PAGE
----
Bishop Gulick on “pastoral generosity”

We here at the Episcopal Cafe reported yesterday that the work directed by General Convenation regolution C056 has begun. Ruth A. Meyers, the Chair of the the Standing Commission on Liturgy and Music reported that work has begun the work directed by Resolution C056, “Liturgies for Blessings.”

Today, Bishop Gulick, of the Episcopal Diocese of Kentucky, has issued a statement which interprets the term “pastoral generosity.”

Bishop Gulick releases statement interpreting “pastoral generosity”

By the Communications Office of the Episcopal Diocese of Kentucky

Here’s an excerpt:

If the conscience of the ordained minister allows, private liturgies of blessing and support and public services of the Eucharist in thanksgiving for the covenanted, lifelong, monogamous realities of these committed relationships can be held in the churches of our diocese.

It was not the consensus of our meeting that we were of sufficient clarity to have public blessings at this time. Some of the reasons for this would be that there are no official liturgies approved for such blessings, that the civil authority of the Commonwealth does not recognize same-gender marriage, that there has been a call within the Anglican Communion for restraint on such liturgies, and that there remain many loyal Episcopalians who are not ready to welcome such rites as a normative part of Episcopal Church life.

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Category : The Lead

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  1. Hey, honey, let’s get married in the closet!

  2. Jeffrey L. Shy, M.D.

    I suppose that we should be grateful for “little things.”

    I wonder if the bishop sees how ironic his position is on this matter. We can have “private” blessings but “public services of the Eucharist in thanksgiving?” I would guess that it is an acknowledgement of a sort of Eucharistic piety that says that we do not have “private” celebrations of the Eucharist, but “pastoral acts” could potentially occur in a private setting. Perhaps for consistency, all “pastoral acts” should be in private: e.g. no more public prayer or anointing of the sick. You can do that in private, but you can celebrate in public if the patient lives!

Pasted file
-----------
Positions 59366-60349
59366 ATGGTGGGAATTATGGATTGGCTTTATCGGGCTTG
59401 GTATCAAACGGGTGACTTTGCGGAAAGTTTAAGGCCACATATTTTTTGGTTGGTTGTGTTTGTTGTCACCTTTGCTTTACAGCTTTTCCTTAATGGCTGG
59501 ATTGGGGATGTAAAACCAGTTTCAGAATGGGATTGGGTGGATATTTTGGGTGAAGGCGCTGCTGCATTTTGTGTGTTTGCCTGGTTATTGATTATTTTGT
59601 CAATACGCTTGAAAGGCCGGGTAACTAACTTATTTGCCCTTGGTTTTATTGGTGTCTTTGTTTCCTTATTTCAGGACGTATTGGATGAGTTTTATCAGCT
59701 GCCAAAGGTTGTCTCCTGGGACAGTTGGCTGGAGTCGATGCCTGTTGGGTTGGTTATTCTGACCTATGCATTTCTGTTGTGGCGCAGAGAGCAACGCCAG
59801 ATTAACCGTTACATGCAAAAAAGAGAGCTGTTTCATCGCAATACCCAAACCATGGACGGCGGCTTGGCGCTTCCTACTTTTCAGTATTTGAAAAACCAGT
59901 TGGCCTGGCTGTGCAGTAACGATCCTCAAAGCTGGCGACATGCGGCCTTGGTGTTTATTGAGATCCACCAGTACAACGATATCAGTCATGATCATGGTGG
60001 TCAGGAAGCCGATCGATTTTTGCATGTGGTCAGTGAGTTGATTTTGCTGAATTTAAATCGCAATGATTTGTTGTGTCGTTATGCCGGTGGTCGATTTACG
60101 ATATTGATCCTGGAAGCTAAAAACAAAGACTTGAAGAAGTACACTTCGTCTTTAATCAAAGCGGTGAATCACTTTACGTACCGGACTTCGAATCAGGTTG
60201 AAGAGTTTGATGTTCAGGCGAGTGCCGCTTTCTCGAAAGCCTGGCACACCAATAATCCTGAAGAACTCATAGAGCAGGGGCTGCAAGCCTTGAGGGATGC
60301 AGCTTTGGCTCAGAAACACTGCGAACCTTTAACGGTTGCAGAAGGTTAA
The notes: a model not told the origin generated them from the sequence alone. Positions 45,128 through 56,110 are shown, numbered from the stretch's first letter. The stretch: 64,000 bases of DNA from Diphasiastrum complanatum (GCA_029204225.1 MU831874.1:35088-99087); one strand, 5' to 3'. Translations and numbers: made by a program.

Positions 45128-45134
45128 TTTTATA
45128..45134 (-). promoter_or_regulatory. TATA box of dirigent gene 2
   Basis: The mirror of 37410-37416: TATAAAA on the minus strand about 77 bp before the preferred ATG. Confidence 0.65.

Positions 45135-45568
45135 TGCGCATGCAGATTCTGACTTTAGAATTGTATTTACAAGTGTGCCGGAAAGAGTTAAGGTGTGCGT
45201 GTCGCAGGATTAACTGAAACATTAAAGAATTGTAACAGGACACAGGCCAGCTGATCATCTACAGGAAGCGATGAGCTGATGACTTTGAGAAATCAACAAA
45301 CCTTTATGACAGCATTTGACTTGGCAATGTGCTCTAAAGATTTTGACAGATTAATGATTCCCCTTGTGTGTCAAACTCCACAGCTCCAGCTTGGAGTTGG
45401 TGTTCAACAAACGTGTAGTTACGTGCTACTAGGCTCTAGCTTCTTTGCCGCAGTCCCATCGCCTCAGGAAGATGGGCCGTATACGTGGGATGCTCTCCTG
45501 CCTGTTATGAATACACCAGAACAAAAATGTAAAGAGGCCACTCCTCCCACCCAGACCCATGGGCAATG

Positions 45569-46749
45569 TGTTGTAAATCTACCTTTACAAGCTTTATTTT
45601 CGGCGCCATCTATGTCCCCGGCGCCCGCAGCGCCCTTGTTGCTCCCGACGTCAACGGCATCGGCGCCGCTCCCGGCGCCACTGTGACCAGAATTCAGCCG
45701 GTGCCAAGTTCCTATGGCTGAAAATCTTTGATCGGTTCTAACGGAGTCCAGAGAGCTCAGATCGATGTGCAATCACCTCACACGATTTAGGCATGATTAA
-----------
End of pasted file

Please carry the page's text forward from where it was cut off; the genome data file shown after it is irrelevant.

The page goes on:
I also always wonder what we truly mean by “private?” Does that mean the immediate parties only–e.g. the prospective partners, a “small guest list” or “you just can’t rent out the parish hall and put it in the parish schedule where anyone might see it?”

    At the same time, I guess that I should be grateful that incremental changes are being made. I wonder, however, what use the Liturgy committee is going to make of this? If they are going to collect prayers and resources for a potential prayerbook rite to be celebrated in public, then the “private” blessings are probably not a great resource to use.

    Sorry that this rambles but, jeesh!

  3. David Allen |dah • veed|

    What may have occurred here is that +Bishop Ted is trying to undercut the crap that has been peddled at SFIF over the last 2 weeks in a post from “Little Stone Bridges” regarding his approval of pastoral generosity in one of his parishes, St. Matthew’s, Louisville. The limp crowd are asserting that he was trying to keep it all secret. As well as their usual cheap shots regarding the integrity of the Christian character of all the general suspects in TEC and the wider progressive Anglican community.

    News appears to be very slow for the reasserters, as the entire editorial team has taken turns digging up old news and republishing it. Often times their readers do not realize that it is old news and begin the rants again, erroneously believing that this is “Fresh Hell” once again from the apostates and heretics. An example is that Lauren Stanley has been prominent here at the Lead in reports from the Haitian catastrophe. So one must suppose that is why they dug up the Blue Baby’s posts from as far back as 2000 to paint her in an ugly light. No explanation why, nor link to her current position as appointed missionary to the Diocese of Haiti, just hate-for-no-appearent-reason directed at the Revd Ms Stanley.

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